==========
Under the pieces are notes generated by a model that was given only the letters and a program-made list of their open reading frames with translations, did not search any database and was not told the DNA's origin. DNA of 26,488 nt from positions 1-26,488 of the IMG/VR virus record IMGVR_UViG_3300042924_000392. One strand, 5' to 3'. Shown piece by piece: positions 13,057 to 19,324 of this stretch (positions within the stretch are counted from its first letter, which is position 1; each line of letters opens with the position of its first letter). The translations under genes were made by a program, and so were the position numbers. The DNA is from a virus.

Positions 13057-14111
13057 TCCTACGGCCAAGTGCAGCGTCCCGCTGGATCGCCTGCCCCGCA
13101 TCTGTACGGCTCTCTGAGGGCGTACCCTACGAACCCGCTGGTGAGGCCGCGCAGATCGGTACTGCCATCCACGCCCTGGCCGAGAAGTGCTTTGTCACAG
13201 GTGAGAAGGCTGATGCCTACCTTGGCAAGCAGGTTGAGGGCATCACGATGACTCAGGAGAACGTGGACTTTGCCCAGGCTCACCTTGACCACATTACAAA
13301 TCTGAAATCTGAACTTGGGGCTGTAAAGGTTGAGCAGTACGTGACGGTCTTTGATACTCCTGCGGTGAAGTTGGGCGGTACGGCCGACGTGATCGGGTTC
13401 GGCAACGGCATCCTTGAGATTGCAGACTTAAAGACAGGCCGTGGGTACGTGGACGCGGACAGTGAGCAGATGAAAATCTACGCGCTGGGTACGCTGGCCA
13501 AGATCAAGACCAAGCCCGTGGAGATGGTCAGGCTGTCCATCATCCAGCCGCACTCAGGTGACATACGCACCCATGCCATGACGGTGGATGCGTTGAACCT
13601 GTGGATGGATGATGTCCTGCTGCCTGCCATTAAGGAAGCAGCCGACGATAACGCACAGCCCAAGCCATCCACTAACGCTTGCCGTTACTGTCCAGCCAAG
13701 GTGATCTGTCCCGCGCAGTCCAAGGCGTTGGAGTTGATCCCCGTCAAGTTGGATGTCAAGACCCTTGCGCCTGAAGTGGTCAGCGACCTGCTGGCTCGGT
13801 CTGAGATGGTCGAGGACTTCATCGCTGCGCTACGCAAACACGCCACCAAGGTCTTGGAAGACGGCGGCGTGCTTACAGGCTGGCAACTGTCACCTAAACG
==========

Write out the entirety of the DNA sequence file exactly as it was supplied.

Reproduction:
Under the pieces are notes generated by a model that was given only the letters and a program-made list of their open reading frames with translations, did not search any database and was not told the DNA's origin. DNA of 26,488 nt from positions 1-26,488 of the IMG/VR virus record IMGVR_UViG_3300042924_000392. One strand, 5' to 3'. Shown piece by piece: positions 13,057 to 19,324 of this stretch (positions within the stretch are counted from its first letter, which is position 1; each line of letters opens with the position of its first letter). The translations under genes were made by a program, and so were the position numbers. The DNA is from a virus.

Positions 13057-14111
13057 TCCTACGGCCAAGTGCAGCGTCCCGCTGGATCGCCTGCCCCGCA
13101 TCTGTACGGCTCTCTGAGGGCGTACCCTACGAACCCGCTGGTGAGGCCGCGCAGATCGGTACTGCCATCCACGCCCTGGCCGAGAAGTGCTTTGTCACAG
13201 GTGAGAAGGCTGATGCCTACCTTGGCAAGCAGGTTGAGGGCATCACGATGACTCAGGAGAACGTGGACTTTGCCCAGGCTCACCTTGACCACATTACAAA
13301 TCTGAAATCTGAACTTGGGGCTGTAAAGGTTGAGCAGTACGTGACGGTCTTTGATACTCCTGCGGTGAAGTTGGGCGGTACGGCCGACGTGATCGGGTTC
13401 GGCAACGGCATCCTTGAGATTGCAGACTTAAAGACAGGCCGTGGGTACGTGGACGCGGACAGTGAGCAGATGAAAATCTACGCGCTGGGTACGCTGGCCA
13501 AGATCAAGACCAAGCCCGTGGAGATGGTCAGGCTGTCCATCATCCAGCCGCACTCAGGTGACATACGCACCCATGCCATGACGGTGGATGCGTTGAACCT
13601 GTGGATGGATGATGTCCTGCTGCCTGCCATTAAGGAAGCAGCCGACGATAACGCACAGCCCAAGCCATCCACTAACGCTTGCCGTTACTGTCCAGCCAAG
13701 GTGATCTGTCCCGCGCAGTCCAAGGCGTTGGAGTTGATCCCCGTCAAGTTGGATGTCAAGACCCTTGCGCCTGAAGTGGTCAGCGACCTGCTGGCTCGGT
13801 CTGAGATGGTCGAGGACTTCATCGCTGCGCTACGCAAACACGCCACCAAGGTCTTGGAAGACGGCGGCGTGCTTACAGGCTGGCAACTGTCACCTAAACG